The Remainders of the Day
And I always make sure I check out the section where my book would be, sometimes finding a copy. I am the first to admit it is sad to see it there, buried, ignored, gathering dust. Sadder still was the copy I found in Arlington, Virginia, where I looked at the binding and it clearly had not been read past page 75. I lost that reader, and with it a sense of accomplishment.
Anyway, for those of you who do not know what a "return" is, they are the books that did not sell from a completed print run, and which the bookstore can get credit (partial or whole) from the publisher upon sending them back.
So here is a quick solution for the publishing industry: if you want to diffuse the used bookstores, stop creating returns! These things are fueling the used bookstores. Whether they are supposed to (legally) or not, they are there. Tons of them.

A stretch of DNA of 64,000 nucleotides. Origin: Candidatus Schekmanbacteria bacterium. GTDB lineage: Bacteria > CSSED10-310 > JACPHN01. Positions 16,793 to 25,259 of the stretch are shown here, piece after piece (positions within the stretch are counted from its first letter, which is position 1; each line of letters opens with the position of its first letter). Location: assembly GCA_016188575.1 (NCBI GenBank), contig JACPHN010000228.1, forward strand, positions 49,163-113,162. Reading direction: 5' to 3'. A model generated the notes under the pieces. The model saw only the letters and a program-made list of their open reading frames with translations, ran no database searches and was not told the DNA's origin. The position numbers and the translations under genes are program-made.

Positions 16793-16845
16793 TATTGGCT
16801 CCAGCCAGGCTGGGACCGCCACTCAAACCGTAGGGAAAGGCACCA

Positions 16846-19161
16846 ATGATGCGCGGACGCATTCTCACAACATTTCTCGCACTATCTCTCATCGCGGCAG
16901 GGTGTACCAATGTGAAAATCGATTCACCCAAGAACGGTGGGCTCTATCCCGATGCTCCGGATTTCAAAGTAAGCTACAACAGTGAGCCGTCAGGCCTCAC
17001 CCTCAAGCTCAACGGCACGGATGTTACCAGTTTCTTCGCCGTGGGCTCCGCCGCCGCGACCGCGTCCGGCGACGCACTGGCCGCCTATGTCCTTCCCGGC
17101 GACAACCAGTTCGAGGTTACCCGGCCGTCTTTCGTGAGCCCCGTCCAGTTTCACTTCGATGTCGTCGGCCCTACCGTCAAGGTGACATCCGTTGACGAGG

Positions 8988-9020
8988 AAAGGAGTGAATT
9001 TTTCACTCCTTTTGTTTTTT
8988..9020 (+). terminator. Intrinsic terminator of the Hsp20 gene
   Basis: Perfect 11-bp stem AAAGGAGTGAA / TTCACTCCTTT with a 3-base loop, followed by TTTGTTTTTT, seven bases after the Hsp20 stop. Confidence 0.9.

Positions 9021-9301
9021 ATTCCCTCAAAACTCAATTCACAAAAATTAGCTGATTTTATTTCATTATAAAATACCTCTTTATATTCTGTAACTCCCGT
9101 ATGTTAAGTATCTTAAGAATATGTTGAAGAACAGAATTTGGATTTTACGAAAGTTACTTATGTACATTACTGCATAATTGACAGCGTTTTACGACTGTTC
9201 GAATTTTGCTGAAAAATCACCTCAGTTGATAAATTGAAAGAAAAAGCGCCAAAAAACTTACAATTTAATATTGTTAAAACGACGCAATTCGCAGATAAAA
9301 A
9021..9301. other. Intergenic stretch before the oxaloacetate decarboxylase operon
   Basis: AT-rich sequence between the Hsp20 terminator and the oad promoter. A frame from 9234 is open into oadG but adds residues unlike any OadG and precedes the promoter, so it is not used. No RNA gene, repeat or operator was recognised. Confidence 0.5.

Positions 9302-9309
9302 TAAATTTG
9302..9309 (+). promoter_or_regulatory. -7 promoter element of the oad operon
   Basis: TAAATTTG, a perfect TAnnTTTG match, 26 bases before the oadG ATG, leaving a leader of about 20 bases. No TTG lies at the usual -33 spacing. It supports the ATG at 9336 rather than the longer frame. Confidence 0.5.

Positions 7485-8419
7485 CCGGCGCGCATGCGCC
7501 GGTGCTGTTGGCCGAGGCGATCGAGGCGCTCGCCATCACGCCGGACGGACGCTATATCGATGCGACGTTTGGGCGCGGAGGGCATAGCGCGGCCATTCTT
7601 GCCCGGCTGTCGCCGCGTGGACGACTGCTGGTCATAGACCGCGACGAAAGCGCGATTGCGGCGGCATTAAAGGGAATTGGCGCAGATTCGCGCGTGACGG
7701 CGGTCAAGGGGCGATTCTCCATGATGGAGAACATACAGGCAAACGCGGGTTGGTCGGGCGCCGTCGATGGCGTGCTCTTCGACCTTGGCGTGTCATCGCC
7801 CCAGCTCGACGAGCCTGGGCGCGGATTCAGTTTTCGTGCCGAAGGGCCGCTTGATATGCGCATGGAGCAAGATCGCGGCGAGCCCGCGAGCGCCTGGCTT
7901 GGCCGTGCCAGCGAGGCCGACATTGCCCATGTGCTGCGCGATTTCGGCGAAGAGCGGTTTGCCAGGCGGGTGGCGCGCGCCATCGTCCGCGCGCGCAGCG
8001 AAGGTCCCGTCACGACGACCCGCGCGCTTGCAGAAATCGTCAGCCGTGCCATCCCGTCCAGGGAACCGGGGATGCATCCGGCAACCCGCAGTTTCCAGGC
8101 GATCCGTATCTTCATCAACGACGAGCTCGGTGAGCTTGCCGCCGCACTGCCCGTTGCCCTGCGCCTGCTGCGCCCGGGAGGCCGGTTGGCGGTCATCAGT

How to eliminate? If you don't know, this must be your first visit here. POD, for Pete's sake. I know it is hard to gauge an initial print run. But, c'mon, a second print run (or beyond) should never be a toughie, and utilizing POD as a replacement for remaining print runs might be the way to go, yes? Especially smaller ones.
If you want to cut the legs out from the book warehouses, outlets, used bookstores and liquidation expos at suburban fairgrounds, then do this: stop printing so many books people do not want to read.
POD is a technology, not a type of company. Why is New York so fearful?
An industry insider just informed me that the New York Times Book Review will be running a two page spread on POD this weekend (April 24th.) For those of you who do not subscribe, keep an eye out for it online. And let's see where they take us!